Web development companies are like any other service provider. Quality, price, and service varies. Unlike other service providers, you can really examine a web company’s work - both for themselves and for their clients.
If you are considering a web development company, visit their site, and look for the following:
- Open the home page in every browser you have. How does it look? What browser do your site visitors usually use (check your stats)? Do any browsers throw errors (look in the lower left-hand corner of IE, watch for popups and other indicators from other browser.
- Scan the page. Is the layout equivalent? Are the images displayed properly? Do the menus work? Is it ‘smooth‘, meaning the page reacts to your actions in a timely manner?
- How long did the page take to load? Is it fast enough for most of your visitors? If you have alot of dialup site visitors, this is a serious issue.
- Click through the site, assessing image quality at all levels. There is a delicate balance between image quality and image size. People can’t see size, but they will see a long image download. They can quickly identify a poor quality image.
- Do secondary pages load quickly?
- Watch for broken links or missing images.
- Look at the quality of the content. Are there many mispellings or grammatical errors? If so, your site will be at risk for the same.
- Think about the content from a marketing perspective. Does it make sense? These people will be defining your site. If they can’t market their company, how will they be able to sell your products? If they don’t do a good job on their own site, how will they perform on yours?
- Are the company’s specialties in line with your interests? There is no sense hiring a company that specializes in design to build an ecommerce site. Be sure they have excellent ecommerce experience before continuing. This site has valuable information about credit card processing: https://www.pcisecuritystandards.org/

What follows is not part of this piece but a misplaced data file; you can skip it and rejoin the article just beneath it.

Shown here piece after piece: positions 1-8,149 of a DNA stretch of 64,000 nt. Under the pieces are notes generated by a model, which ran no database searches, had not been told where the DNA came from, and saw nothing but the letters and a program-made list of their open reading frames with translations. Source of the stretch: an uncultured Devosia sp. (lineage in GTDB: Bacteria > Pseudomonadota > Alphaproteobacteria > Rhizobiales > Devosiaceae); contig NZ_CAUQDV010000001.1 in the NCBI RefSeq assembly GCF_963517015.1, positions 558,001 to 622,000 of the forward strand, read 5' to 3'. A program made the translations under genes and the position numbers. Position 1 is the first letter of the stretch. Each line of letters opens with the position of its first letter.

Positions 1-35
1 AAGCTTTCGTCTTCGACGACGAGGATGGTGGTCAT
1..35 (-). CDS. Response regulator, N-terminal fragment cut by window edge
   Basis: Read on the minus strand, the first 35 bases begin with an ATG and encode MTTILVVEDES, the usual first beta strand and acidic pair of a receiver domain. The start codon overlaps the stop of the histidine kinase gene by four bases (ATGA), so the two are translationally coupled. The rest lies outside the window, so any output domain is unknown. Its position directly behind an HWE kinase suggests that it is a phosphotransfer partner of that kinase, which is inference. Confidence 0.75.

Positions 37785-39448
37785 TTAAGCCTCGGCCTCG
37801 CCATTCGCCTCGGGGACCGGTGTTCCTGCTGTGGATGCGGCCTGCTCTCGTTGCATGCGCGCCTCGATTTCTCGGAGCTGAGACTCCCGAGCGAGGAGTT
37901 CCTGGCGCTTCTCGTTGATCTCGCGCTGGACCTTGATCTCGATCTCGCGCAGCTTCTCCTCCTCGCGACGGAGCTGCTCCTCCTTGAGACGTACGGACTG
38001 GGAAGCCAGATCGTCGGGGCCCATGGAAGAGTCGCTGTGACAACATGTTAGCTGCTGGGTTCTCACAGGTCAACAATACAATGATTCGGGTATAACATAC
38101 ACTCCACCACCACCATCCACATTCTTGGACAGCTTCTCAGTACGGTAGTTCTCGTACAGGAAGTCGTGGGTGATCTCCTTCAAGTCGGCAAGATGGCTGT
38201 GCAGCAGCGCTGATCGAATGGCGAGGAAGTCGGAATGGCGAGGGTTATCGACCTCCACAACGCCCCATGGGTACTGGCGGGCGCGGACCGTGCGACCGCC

- If there is a portfolio, are there links to the sites? If not, the sites are probably no longer run by that company. Go check the sites and look for a footer linking back. If they don’t link back, you may want to contact that company to ask who did the site, and to get feedback. Check how those sites run. Are any similar to what you’d like?
- If you change the font size, does it change gracefully in the browser?
- Use ‘View Source’ to look at the code. You don’t need any technical skill to do this. Is the code orderly, meaning reasonably easy to read? Indenting will probably be inconsistent, and that indicates that an application is probably in use. That’s a good sign. Are there any silly comments? Notes such as ‘check this later’?
- If they have a blog, read a few posts. Is it mature? Professional? Relevant to your interests?
- Try to assess the tone of the site. Are the focussed on their clients? Are they focussed on themselves? Are they out in left field? Are images of the company and office appropriate?
- Are they hiring? Are they always hiring? That can indicate explosive growth or high turnover. What are the target qualifications for their positions? Is the bar set fairly high?
- Go to LinkedIn and look at the people in the company. Are they people you would like to hire? Are their profiles and images professional? How many people are there? Is there a logical distribution of titles and positions? If not, the work may be outsourced, or the organization may be off kilter.
Before you contact them, be sure you can clearly state what you would like. What is the objective of your site? If you can’t answer that question, wait until you can.